At the first annual Autumn Open Water Rowing Regatta at the Ras al Khaimah Sailing Association, expatriates and nationals managed the 30ft mahmel, the traditional teak rowing boat of the UAE.
Traditional mahmel rowing race puts expats and Emiratis in same boat
RAS AL KHAIMAH // Few would have thought that a broken oar could bring the community of Ras al Khaimah together. But a flimsy piece of driftwood was the coveted prize in a race that introduced the traditional UAE rowing boat to the wider population in RAK yesterday.
The splash of nine-foot oars and the cheers of children initiated the first annual Autumn Open Water Rowing Regatta at the Ras al Khaimah Sailing Association (Raksa), where expatriates and Emiratis managed the 30ft mahmel, the traditional teak rowing boat of the UAE. The prize was not a sparkling trophy or cup, but in fact a broken oar, passed from winner to winner each year.
It is the first time expatriates have been involved in a mahmel regatta, and they managed it with the aid of boats loaned to them by Emirati patrons and folk societies.
Abdulla al Mansoori, one of the country's most famous mahmel builders, who donated boats to the event, said: "I'm more than happy and I encourage everybody to take part in these kinds of races and to preserve the races. If Emiratis see other people doing this sport, they become more interested themselves."
Four teams of 10 men and women battled through the 2km race in the historic Maaridh harbour, flanked by the sailing club and RAK's dhow and mahmel boat yards.
The sport has boomed among Emiratis in RAK in the past six years, a phenomenon widely attributed to Daniel Zeytoun Millie, the Raksa commodore, who works at the Men's College when he is not at sea himself. Mr al Mansoori said: "I noticed that this sport is much, much more popular than before because the Higher Colleges of Technology [HCT] is involved."
Mr Zeytoun Millie has fostered an 18-man HCT team since 2004. Now he feels it is time to introduce the sport to the rest of the community.
He said: "A lot of people here today come from places like India and Europe where they have indigenous rowing sports. The sport of rowing is quite universal.
"We are a community-based sailing club and our community now is not just for the expatriates. We're for the local population as well and if we see that rowing is a unifying sport then we can easily get involved in more sides of the community."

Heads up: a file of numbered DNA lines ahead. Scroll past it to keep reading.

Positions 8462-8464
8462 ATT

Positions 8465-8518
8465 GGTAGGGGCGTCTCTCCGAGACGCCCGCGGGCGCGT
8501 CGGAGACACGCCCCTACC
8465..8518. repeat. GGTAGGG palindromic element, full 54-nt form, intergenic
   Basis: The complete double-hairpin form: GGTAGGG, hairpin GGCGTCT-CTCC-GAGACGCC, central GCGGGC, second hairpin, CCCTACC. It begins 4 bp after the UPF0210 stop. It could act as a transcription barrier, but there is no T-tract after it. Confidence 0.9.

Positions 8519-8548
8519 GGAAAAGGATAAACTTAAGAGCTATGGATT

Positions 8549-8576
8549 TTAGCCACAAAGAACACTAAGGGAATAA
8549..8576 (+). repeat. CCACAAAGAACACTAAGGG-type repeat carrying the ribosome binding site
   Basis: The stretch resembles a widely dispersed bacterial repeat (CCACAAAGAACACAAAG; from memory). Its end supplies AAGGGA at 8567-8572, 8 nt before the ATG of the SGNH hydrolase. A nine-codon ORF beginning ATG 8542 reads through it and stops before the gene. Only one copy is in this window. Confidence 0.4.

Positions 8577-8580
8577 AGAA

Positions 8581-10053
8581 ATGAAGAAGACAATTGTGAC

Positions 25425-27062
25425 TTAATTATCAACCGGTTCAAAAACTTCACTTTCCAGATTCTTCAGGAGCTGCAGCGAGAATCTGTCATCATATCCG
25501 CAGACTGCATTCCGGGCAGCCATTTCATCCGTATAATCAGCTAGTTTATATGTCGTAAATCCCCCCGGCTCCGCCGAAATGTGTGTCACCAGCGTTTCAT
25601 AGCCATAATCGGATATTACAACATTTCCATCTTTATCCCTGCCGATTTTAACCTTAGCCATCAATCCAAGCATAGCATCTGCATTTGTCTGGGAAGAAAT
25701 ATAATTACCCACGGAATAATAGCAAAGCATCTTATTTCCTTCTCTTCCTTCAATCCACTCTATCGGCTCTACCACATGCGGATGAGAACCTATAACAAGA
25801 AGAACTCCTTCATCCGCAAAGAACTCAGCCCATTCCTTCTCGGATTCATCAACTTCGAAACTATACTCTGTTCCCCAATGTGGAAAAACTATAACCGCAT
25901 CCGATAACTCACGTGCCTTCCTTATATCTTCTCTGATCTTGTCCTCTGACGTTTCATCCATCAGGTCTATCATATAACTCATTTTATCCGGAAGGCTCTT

It seemed to be working yesterday.
A group of men from Al Shaheen, an outdoor adventure company, tested out one of the 450-kilogram boats.
Brian Parry, the director of adventure activities at Al Shaheen, said: "A lot of our national students are losing touch with their opportunity to race so if they can do it on an education course with us it might actually just remind them that the opportunity is there.
"Also, a lot of our staff are expatriates from around the world and it helps them understand our international links because a lot of them have touched different kinds of rowing around the world."
For some of his squad, it was the wrong touch. As he finished his sentence, a piece of their boat broke off. After some serious discussion, it was decided that the piece was loose before.
Abdulla Ahmed, 21, a rower from the RAK's Men College, provided commentary to friends as the racers lined up beside the RAK Police boats in Khor al Mataf. He eyed lucky number 14, manned by the RAK Free Trade Zone, as a favourite for its prior success in Dubai and Abu Dhabi races.
Mr Ahmed changed his prediction seconds into the race as the Raksa team splashed ahead for a strong lead, stroking in perfect unison. Seven weeks of early morning practice had paid off.
It was a race for second between lucky number 14 and Al Shaheen.
At this point, Al Shaheen's Jasem Reehan, by no means a man of small proportions, held up his broken paddle - sadly not the same broken paddle awarded to the winner. It looked like a toothpick in the giant's hands. Worst still, it was Al Shaheen's third broken paddle.
Unable to accept defeat, they began to chant.
The Raksa team cleared the finish first, cheered on by a group of young girls and their teddy bear. Al Shaheen finished third, fractions of a second behind the RAK Free Trade Zone.
The other RAK Free Trade Zone boat arrived in fourth place a few minutes later.
No times were kept but it did not seem to matter.
Taqdees Iqbal, 33, a quality co-ordinator from India, said: "I love rowing, I love boating but obviously competition is hard. I mean, I wanted to sing, 'Row, row, row your boat'."
After the race, Raksa members expressed surprise at their victory.
Jane McCallum said: "We just pulled together people from all walks of life with no experience mostly. It felt amazing. We didn't come into this thinking we would win, not that winning is the only thing. It felt really good because we were together. We were just flowing."